Meeting social obligations (Part I)
The temple tax known as the two drachma tax was established in Exodus 30: 13-16. Jesus and the apostles faced the temptation of meeting the tax obligation. The story is told in the gospel of Matthew, who was by trade, a former tax collector himself. The other gospels are silent about this situation of Jesus and the duty to pay taxes.
The story has great weight when it comes down to the responsibilities of the Christian and his or her social obligations. While is is convenient to avoid all cost that are unnecessary, the apostle Paul teaches that it is practical to sacrifice your own priorities for the sake of the gospel. This means that the gospel witness should be evident in our own lives. We should not avoid social obligations that appear senseless but prayerfully consider meeting them.
Jesus is exempt as a priest from paying the temple tax, but apostle Peter volunteers him when the tax collectors questioned whether they would pay the tax. When Peter walks into the house, Jesus already knows about the responsibility he was just committed to. Jesus asks Peter if the kings kids are exempt from paying taxes. Of course the kings kids are exempt and strangers should pay the tax, but this kingdom is earthly.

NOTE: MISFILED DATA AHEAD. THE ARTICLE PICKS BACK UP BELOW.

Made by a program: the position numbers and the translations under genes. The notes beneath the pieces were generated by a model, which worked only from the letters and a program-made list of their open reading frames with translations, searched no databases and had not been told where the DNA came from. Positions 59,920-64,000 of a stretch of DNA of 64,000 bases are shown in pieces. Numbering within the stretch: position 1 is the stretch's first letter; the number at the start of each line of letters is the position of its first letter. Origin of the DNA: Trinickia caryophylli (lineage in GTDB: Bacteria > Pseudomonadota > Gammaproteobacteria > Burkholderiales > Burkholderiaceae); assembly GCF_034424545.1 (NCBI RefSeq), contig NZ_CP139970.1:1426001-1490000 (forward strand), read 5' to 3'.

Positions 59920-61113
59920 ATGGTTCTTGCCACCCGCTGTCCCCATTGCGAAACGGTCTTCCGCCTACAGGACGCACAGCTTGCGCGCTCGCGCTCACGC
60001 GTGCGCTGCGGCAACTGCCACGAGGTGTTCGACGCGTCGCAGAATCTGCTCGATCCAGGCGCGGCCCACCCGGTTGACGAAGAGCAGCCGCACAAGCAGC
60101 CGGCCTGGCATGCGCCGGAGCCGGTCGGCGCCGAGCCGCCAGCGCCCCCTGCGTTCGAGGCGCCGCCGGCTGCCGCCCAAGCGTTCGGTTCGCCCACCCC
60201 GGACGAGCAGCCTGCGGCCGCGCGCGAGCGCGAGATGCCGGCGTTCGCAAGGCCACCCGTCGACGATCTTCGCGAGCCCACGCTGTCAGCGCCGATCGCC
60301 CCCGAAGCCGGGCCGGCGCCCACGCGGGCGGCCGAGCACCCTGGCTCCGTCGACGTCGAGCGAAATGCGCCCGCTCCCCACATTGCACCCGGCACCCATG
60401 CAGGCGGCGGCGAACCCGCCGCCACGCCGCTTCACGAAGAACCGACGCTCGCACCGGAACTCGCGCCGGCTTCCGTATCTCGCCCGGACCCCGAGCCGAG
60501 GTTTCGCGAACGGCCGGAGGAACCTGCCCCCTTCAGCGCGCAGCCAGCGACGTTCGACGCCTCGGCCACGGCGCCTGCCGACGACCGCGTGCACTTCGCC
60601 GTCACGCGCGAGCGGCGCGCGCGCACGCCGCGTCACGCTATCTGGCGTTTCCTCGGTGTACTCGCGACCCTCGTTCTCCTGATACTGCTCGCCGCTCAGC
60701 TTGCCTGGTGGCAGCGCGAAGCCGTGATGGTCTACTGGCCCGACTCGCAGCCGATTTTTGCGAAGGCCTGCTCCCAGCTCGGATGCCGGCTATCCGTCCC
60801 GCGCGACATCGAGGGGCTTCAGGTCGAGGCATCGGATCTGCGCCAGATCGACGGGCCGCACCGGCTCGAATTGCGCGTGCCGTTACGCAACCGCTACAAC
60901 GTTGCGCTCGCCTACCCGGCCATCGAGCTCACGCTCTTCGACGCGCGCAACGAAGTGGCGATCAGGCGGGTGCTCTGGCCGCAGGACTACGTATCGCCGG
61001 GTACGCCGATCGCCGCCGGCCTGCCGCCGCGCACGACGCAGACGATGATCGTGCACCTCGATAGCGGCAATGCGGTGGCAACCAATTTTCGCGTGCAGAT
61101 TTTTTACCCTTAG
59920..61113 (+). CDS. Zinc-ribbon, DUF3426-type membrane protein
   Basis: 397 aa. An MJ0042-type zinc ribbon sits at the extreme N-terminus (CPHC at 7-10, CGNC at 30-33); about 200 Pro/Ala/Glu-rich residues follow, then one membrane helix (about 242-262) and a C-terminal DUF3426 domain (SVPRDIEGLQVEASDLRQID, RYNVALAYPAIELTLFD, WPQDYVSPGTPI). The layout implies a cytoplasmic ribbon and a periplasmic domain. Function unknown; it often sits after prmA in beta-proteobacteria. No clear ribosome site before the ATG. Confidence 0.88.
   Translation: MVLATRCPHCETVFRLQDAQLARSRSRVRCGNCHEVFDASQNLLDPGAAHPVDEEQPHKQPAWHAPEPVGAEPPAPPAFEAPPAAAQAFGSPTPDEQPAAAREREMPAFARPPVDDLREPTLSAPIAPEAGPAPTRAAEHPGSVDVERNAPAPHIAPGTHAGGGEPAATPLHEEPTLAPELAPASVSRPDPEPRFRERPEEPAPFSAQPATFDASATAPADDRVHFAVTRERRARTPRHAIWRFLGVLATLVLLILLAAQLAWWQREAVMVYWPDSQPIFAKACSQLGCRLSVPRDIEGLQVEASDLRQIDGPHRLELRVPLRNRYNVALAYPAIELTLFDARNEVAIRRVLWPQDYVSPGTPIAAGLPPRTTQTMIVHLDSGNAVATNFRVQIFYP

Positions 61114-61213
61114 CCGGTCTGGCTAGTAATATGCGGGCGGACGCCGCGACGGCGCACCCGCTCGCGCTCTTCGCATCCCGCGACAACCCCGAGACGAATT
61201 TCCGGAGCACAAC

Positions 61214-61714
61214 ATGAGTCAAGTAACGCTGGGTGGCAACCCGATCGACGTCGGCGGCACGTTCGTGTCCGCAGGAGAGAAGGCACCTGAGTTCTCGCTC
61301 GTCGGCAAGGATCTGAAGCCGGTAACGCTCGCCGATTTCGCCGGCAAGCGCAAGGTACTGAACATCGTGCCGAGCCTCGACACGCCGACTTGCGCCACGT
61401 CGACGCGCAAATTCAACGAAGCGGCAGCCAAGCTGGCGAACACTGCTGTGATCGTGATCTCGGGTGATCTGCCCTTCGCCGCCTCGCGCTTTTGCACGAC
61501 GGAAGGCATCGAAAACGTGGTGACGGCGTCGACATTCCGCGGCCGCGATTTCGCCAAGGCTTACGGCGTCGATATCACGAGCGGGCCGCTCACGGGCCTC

The temple tax is equal to two day’s wages. Jesus makes it clear to Peter that they will pay the tax. However, they had no money to pay it. The tax due in this story represents the creditors that are binding you to obligations. Pay the tax! Of course, you don’t have the money, do you? Though this was annual taxation, it is two days worth of wages that must be paid.
The apostles had left all they owned in pursuit of following Jesus. This scenario is applicable to many Christians whom forsake the worldly way of survival to depend on the system of the kingdom of Heaven. We leave all, and it seems like because there may not be a surplus that we are indeed poor. According to earthly terms, we are physically poor. However, having left all in pursuit of heaven makes us a kings kid. Therefore we may owe the worldly system a financial mountain but God makes a way for us to conquer it. He does things like that with Simon Peter, go fish, open the fish mouth, get the money, pay the tax for both of us.
(End Part I)
Truly I am,